Mega-Dams and Indigenous Human Rights
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Mega-Dams and Indigenous Human Rights

Itzchak Kornfeld

This original and insightful book explores and examines the impact that building mega-dams has on the human rights of those living in surrounding areas, and in particular those of indigenous peoples who are often most affected. Compiling case studies from around the world, Itzchak Kornfeld provides clear examples of how human rights violations are perpetrated and compounded, with chapters examining historical, recent and ongoing dam projects.
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Chapter 2: America and the age of dams

Itzchak Kornfeld

Abstract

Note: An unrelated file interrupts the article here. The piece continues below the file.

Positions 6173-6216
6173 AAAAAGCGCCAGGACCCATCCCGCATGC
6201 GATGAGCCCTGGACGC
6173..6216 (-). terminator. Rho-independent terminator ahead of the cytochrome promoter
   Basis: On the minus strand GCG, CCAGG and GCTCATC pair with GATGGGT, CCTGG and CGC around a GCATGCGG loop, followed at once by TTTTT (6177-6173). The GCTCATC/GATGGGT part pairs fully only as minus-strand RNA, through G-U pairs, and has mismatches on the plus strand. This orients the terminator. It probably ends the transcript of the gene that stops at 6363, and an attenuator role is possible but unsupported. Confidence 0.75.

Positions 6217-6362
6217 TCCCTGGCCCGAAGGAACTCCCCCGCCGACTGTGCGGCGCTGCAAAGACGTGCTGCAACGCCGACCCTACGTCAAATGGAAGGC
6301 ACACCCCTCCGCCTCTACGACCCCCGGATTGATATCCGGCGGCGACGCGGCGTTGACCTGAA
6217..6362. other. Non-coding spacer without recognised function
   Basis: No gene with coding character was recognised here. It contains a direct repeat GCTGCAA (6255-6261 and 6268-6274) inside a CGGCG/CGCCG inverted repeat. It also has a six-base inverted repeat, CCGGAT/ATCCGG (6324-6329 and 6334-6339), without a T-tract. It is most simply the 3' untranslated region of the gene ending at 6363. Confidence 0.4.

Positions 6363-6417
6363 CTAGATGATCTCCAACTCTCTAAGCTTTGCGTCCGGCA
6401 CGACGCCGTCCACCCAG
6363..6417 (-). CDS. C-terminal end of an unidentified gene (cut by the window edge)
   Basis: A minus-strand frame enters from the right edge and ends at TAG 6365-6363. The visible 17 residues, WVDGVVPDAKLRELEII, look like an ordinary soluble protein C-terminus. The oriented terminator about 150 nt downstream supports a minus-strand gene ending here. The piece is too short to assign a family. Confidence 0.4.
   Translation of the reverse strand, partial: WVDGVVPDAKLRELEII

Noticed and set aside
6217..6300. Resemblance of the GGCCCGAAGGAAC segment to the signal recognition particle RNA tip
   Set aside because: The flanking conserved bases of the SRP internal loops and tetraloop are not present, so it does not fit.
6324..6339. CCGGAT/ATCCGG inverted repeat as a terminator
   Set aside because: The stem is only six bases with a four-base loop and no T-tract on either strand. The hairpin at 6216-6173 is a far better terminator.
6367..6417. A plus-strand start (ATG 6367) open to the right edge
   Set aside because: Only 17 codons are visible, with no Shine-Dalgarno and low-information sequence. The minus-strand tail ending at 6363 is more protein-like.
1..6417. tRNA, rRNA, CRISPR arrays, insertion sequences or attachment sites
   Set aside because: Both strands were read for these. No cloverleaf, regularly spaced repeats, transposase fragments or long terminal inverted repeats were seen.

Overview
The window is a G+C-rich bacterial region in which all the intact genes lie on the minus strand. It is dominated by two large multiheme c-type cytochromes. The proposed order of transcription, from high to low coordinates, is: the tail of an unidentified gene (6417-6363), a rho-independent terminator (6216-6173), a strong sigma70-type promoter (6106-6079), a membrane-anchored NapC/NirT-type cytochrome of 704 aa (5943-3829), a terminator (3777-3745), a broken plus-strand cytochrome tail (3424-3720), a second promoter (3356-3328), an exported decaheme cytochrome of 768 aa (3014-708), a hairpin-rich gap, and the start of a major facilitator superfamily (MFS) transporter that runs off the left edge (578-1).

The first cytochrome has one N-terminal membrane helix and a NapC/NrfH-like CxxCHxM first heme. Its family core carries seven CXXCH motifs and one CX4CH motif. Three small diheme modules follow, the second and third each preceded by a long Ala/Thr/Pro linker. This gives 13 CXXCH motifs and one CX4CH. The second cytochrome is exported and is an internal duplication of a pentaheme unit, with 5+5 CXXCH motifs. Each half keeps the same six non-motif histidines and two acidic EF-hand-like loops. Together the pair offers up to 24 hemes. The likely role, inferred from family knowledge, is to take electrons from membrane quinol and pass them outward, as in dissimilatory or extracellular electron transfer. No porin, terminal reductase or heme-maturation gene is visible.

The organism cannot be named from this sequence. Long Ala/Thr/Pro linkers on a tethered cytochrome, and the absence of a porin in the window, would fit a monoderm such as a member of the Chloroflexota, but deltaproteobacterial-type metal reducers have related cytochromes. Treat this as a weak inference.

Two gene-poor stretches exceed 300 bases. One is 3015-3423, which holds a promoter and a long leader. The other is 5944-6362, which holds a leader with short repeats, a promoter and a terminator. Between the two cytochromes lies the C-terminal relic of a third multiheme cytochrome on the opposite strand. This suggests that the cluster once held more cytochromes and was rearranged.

Until the beginning of the twentieth century the Colorado River ran freely from its source, located in the Rocky Mountains. During the depression era of the twentieth century, United States initiated what, in subsequent decades, would become a worldwide surge of building large dams across almost every river basin in the world. That first large dam, the Hoover Dam, was constructed on the Colorado River. The United States’ second dam was built on the Columbia River, in the country’s northwest. Although, 40 years hence, we have learned about the ecological destruction that these dams caused, the electricity that these dams generated was enormously helpful when the United States entered World War II. However, these dams wreaked havoc with the Colorado River’s delta and today there is no water for either agriculture or fish. On the Columbia, Native American tribes lived for thousands of years prior to the European invasion. Salmon were their mainstay and a cultural emblem. But the Europeans destroyed their ability to earn a living.

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